Preparing for the School Year - Transition Summer Camps

Every summer, First 5 Sacramento funds a number of transition summer camps throughout the county through the school districts. Although specific implementations of the camps vary across districts, the programs generally promote readiness skills in children and inform parents about child development and preparing for the transition to kindergarten. The camps focus on preparing children for starting kindergarten and they, emphasizing skills in numeracy, literacy, and social-emotional development, are intended to serve under-resourced children who might otherwise not have access to preschool or other school readiness programs.

In partnership with First 5 Sacramento, Applied Survey Research (ASR) has conducted assessments of school readiness among students entering kindergarten in the County of Sacramento between the fall of 2012 and 2017. Data have been collected and reported annually over that time to better understand the entering kindergarten students and their families, their home environments, enrichment and kindergarten preparation experiences, and engagement with First 5-sponsored programs and services in order to better address the readiness needs in the county.

Earlier this year, ASR analyzed the impact of transition summer camps on school readiness outcomes and found the following:

  • First 5 transition summer camps are serving children who typically have greater readiness needs than their peers.

    Boys, English Learners, children with special needs, and children from families with low maternal education and income levels tend to enter school less ready than their peers, and the First 5 transition camps program has a high rate of participation from children in these groups.

    Students who attended First 5 transition summer camps had other readiness risks as well, some of which may suggest a need for additional parenting supports for this subgroup. These students were more likely to appear to their teachers to be tired and hungry, despite similar levels of household income and similar levels of caregiver concern about affording food and feeding their family. This subgroup also reported somewhat more parenting strain and less use of local community enrichment resources such as zoos, parks, and recreational programs.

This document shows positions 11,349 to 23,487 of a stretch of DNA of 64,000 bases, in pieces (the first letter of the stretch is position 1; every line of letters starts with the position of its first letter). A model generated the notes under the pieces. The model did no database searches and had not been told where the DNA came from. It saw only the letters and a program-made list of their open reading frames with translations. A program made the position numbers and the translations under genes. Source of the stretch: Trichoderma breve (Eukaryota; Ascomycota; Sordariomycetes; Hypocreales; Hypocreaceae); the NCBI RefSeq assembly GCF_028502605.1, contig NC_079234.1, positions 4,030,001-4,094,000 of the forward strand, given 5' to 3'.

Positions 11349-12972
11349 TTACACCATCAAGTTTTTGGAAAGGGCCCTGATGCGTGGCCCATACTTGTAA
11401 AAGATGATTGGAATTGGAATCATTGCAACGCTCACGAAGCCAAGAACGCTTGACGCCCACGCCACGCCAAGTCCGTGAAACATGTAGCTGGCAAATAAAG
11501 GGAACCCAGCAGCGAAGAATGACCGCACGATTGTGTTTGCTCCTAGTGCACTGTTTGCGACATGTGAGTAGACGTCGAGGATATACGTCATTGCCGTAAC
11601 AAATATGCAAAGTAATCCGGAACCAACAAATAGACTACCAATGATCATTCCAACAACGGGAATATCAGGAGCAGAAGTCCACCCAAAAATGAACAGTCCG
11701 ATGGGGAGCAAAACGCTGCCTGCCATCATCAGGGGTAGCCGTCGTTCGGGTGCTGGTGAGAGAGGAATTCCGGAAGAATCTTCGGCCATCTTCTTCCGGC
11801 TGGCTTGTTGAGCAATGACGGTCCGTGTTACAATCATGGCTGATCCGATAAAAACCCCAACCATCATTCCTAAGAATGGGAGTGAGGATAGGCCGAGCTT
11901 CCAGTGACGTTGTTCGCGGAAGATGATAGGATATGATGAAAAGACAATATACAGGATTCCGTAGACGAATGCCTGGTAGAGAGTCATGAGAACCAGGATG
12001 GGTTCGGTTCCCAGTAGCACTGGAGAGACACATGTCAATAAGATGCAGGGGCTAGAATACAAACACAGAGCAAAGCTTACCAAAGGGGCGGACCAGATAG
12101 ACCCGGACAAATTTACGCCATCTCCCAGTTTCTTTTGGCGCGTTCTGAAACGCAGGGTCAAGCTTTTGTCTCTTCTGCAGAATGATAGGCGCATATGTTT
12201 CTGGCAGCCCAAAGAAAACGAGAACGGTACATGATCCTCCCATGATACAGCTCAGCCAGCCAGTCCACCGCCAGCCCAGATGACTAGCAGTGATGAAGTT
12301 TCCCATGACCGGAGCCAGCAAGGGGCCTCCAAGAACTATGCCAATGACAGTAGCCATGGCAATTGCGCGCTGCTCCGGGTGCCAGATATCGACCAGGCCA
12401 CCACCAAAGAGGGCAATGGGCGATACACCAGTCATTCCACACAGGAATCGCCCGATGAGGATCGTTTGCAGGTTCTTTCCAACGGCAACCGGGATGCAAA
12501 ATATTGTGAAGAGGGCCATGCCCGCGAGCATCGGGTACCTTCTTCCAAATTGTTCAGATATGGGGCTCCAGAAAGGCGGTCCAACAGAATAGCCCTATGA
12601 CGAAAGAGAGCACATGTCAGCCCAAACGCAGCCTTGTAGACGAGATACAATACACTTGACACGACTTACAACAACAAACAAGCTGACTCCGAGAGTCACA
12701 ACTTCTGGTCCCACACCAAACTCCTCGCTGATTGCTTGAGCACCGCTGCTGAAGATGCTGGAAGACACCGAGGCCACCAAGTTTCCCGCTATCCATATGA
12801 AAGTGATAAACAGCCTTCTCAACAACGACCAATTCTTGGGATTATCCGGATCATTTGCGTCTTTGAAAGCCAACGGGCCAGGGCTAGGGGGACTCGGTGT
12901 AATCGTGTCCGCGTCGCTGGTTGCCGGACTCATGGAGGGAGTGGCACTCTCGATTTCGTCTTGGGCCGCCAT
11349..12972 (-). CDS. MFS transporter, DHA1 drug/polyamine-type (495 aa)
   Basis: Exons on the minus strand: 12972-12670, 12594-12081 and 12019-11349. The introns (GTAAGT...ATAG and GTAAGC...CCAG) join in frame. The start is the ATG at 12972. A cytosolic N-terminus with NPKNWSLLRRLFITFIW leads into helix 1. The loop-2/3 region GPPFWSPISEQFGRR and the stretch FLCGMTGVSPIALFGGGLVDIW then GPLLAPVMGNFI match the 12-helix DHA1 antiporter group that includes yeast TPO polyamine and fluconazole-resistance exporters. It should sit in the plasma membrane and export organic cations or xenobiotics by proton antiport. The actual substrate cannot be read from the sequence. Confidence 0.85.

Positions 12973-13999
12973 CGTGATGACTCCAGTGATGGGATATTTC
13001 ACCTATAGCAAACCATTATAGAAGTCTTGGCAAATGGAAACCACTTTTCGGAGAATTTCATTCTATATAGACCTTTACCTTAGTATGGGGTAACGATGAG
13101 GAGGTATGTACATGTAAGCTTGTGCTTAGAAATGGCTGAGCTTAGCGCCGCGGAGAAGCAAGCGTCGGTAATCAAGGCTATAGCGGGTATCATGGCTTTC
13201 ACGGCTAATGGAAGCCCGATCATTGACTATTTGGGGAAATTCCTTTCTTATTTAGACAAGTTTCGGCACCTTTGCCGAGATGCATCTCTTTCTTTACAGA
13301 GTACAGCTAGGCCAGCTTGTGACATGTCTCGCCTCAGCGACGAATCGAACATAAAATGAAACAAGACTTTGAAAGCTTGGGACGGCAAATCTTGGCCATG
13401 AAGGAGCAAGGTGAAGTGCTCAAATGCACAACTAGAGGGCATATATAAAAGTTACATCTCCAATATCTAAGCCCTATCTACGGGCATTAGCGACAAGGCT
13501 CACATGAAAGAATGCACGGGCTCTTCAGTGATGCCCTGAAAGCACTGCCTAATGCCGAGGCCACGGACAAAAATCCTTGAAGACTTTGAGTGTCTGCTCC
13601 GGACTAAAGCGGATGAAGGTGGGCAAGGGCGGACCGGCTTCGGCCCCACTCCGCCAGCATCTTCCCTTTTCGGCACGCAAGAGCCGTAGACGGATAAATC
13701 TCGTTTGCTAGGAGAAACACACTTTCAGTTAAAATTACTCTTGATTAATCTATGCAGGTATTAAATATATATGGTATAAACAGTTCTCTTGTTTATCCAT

• Readiness comparisons that are adjusted for sample differences show a clear benefit associated with transition summer camp participation when a child has had no other preschool or Transitional Kindergarten (TK).

    These effects were strongest for Kindergarten Academics skills (both in average readiness levels and the percent who were fully ready), but there were also marginally significant benefits associated with First 5 transition summer camp participation for Social Expression skills (in average readiness levels and the percent who were fully ready) and Self-Regulation (in average readiness levels). Read our blog series on school readiness assessments to learn more details about these skills.
     
  • Among families whose children did not attend preschool or TK, First 5 transition summer camp participation is also associated with increases in caregiver efforts to learn more about their child’s readiness and to promote a smooth transition to school for their child.

    Caregivers exposed to the program transition summer camp content had increased rates of engagement in kindergarten preparation activities such as attending a parent orientation, meeting with their child’s teacher, visiting the school with their child, seeking information about the kindergarten transition, asking about their child’s readiness, and giving their child opportunities to play with others.
Thus, not only were transition summer camps found to be effective in boosting readiness skills for the intended service population, it also appears to be effective in increasing caregiver engagement in school readiness activities as well.

Thus, not only were transition summer camps found to be effective in boosting readiness skills for the intended service population, it also appears to be effective in increasing caregiver engagement in school readiness activities as well. Further analyses to examine the direct effects of the summer camps on the development of school readiness skills are currently underway, as a new set of tools to measure skills at the beginning of the camp and again at the end were pilot-tested this summer.

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